Jughead’s Time Police #3-5
Derek Charm (Art and Covers), Sina Grace (Writing); Matt Herms (Coloring) Rebekah Isaacs with Matt Herms (Covers), Ryan Jampole (Cover), Jack Morelli (Lettering); Darick Robertson with Matt Herms (Cover), Dan Schkade with Matt Herms (Cover), Brent Schoonover (Cover), Greg Smallwood (Cover)
August 17th, 2019-October 17th, 2019
It’s been awhile since we’ve checked in with Mr. Jones and his future-based compatriots; and it turns out a lot has been happening over the last few issues.
It turns out that the Jughead January has been helping — and dating — considers the Jughead we’ve been following an ‘evil’ counterpart, and the two of them have been scheming together to neutralize him. The Jughead from this timeline escapes by jumping into the timestream. First to Hamberg in 1847, where the first hamburger was invented, and then when he’s nearly captured by the time police, to the far-flung future, where he spends time with an elderly version of himself. January is beyond disturbed by the amount of damage Jughead might be doing to the timestream — and concerned about her own Jughead’s dismissive, sexist cruelty. With the timelines falling apart and the very universe at stake, a shocking twist will settle the fates for once and for all and lead to a brawl among all of the Jugheads.
There are a lot of terrific things about this Jughead’s Time Police — from Derek Charm’s knowing, cartoony art, which pays tribute to ’50s era Archie comics while also winking at the comic’s present state, to the extremely great writing by Sina Grace.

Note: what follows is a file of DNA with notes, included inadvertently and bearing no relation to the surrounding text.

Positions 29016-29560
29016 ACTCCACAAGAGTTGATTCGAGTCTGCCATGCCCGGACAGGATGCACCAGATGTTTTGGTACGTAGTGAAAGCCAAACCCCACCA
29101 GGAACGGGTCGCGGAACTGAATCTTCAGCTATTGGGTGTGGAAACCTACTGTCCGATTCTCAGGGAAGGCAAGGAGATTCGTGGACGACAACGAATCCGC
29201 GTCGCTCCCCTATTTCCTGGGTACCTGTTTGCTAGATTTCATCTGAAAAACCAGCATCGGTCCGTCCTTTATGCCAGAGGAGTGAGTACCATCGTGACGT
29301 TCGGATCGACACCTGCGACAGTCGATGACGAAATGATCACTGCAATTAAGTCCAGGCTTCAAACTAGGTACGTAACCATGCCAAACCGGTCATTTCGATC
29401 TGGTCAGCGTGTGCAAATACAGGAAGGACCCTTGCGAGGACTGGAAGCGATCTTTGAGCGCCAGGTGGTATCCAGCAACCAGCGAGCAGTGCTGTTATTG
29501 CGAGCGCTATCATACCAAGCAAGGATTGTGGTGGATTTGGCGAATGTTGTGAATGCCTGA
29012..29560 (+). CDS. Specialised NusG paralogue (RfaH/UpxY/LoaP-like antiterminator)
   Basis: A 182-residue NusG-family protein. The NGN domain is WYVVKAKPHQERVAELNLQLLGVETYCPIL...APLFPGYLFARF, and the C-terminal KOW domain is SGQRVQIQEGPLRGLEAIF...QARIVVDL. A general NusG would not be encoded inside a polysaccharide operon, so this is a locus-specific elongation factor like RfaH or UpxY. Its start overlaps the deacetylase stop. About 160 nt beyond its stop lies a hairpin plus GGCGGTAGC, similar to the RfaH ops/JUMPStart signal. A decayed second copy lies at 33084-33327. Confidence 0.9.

But I have to admit that I found January’s characterization a little bit disappointing. In the previous Jughead’s Time Police she was tough and authoritative, a perfect counterpoint to Jughead’s laid back behavior. Here, she’s been made a fool by love and takes four issues to catch on to the fact that the guy she’s dating – you know, the sexist, rude asshole – is trying to take over the existence of every single Jughead in existence because he hated the way his own timestream was working out for him. She could be naive back in the day, but not this naive. The fact is that she doesn’t get to do nearly enough in the series, and the Time Bandits that were introduced so promisingly in issue #2 have next to nothing to do with how the series ends. All of the individual Jughead scenes are great, but I did have a problem with this.
There’s some really wonderful lines sprinkled throughout both issues. I loved Jughead calling ice cream a ‘multipurpose wonder’ as he used a large milkshake statue to block an entrance way. I loved the way the book mashes together all of the various different Archieverse properties (to reveal too much of why and how would ruin the surprising plot of the book) but everyone from the ‘40’s era Jughead who engineers the chaos, to the werewolf Jughead who becomes his ultimate weapon. And there’s a special celebrity cameo that throws the right handful of cheese into the works at the best possible way when it really ought not to.
Overall, Jughead’s Time Police works on a lighthearted level, but there were a few troublesome spots that stuck with me. Yet that didn’t stop me from devouring it at light speed.